I am not much of a computer-game player - I have to admit that my short foray into video games ended with the Monkey Island franchise (a fact that will allow some of you to work out exactly how old I am).
This week, however, we have been completely engrossed in an online game called Geoguessr. The premise is quite simple - the game drops you into a random place in the world (in Google Street View), and your job is to guess on a world map exactly where you are. You can look, move and zoom around in Street View trying to get clues for where you might be - street names, the writing system, street furniture, web-addresses on store fronts and signs, types of trees - you name it, anything can be a clue. Rounds can be really easy - such as when we were dropped right by the sign for London Bridge - or quite tricky. When we were dropped in the middle of China Town in Manila in the Philippines there were many conflicting clues!
The story we tell ourselves, of course, is that this is an educational game. For instance, over the last week I have learned that:
- The area code for Athens, Greece is 21;
- There is a Córdoba city in both Spain and Argentina. And they are nowhere near each other;
- The suburbs of Kraków, Poland, look just like the suburbs of London - only with more złoty;
- Anton Bruckner was organist in Sankt Florian, Austria, between 1845 and 1855;
- Finland is nearly as big as Germany;
- If in doubt, you are probably in Lithuania.
It is truly amazing that I have arrived at the age I am without knowing any of these facts. Now armed with them my life going forward should be so much easier.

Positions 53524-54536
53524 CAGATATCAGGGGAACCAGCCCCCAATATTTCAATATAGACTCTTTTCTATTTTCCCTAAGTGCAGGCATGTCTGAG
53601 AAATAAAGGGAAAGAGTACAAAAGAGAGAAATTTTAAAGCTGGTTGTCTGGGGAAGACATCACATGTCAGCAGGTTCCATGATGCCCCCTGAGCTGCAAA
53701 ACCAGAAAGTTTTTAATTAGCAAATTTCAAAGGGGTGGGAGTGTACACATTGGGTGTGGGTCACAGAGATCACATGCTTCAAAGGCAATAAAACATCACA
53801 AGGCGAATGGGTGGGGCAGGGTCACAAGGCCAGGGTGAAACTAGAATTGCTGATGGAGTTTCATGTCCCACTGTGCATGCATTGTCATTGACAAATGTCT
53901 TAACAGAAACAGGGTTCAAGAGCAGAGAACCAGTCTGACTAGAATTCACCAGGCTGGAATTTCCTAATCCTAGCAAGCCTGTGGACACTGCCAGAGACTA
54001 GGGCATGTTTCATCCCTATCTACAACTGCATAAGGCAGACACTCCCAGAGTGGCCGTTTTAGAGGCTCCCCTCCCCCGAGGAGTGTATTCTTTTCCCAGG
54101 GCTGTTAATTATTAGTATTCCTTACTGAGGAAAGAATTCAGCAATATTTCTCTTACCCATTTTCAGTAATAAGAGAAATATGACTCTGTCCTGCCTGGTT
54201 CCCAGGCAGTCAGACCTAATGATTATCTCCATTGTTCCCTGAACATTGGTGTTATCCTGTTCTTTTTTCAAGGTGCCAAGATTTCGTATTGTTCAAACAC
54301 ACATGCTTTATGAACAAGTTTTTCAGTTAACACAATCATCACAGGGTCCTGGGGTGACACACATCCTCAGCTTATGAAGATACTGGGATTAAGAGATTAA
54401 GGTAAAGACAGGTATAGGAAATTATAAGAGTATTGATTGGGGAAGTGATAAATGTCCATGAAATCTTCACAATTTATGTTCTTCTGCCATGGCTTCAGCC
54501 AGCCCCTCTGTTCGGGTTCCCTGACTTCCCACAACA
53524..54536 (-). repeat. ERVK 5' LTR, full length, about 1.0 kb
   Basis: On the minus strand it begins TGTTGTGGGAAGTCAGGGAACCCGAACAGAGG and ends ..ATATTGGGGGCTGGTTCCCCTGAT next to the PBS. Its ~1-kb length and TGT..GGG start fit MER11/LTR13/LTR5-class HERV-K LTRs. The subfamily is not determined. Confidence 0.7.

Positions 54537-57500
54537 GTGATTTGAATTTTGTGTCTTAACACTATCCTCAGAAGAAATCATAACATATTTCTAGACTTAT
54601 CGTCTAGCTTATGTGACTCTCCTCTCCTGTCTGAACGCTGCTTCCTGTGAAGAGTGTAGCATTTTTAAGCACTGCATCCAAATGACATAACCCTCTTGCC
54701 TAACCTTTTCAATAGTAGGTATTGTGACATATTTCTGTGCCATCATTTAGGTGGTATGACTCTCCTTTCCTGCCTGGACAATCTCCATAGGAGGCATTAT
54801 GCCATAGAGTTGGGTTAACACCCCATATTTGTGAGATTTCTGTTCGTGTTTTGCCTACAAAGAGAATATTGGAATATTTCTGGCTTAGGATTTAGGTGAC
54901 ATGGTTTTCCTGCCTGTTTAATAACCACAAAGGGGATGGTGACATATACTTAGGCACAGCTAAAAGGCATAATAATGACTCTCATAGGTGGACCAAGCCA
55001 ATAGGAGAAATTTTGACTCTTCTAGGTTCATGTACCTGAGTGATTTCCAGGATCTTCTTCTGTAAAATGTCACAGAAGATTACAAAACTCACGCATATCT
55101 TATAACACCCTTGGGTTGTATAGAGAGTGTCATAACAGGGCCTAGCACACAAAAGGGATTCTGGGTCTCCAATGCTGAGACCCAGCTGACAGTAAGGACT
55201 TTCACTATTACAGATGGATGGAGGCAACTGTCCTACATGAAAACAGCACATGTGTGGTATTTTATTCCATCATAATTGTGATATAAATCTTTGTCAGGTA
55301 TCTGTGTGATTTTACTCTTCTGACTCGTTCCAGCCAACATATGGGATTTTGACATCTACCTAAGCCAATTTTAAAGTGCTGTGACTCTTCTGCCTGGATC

Despite all that, it is not unusual to be able to pinpoint the location to within five feet or so - which is a great feeling - and quite amazing really when you consider the starting point can be anywhere in the world.
One of the things that makes the game so interesting is the fact that you are using real images of the locations. The people you see are real people, living in the very locations you visit. The buildings, cars and garbage bins are all real and are exactly as they were when the Google Car drove past. What is strange is how places can appear both unfamiliar and familiar at the same time. The writing script, the climate and the trees in Indonesia might look very strange to us, but the people, the cats, the bus stops, the auto-repair stores and the direction signs seem much like those at home.
I wrote a couple of years ago about the practice of "Sending to the Ten Directions." This is the final part of the traditional Metta-Bhavana practice where we take the feelings of lovingkindness and goodwill that we have been generating for a small number of specific people and set our intentions to feel and act with lovingkindness to all the people in the world - wherever they are and whoever they are. In doing so we recall that despite any surface differences all beings wish to be happy and well, and we should wish the same for them and treat them in that way.
Playing Geoguessr may not be teaching me an awful lot of practical life skills, but it is wonderful to be able to see those who are living in the Ten Directions, and see where and how they live. And that is something that is valuable to me.
I have linked below a fully-guided meditation on Sending to the Ten Directions. Feel free to use it in whatever way helps you in your practice.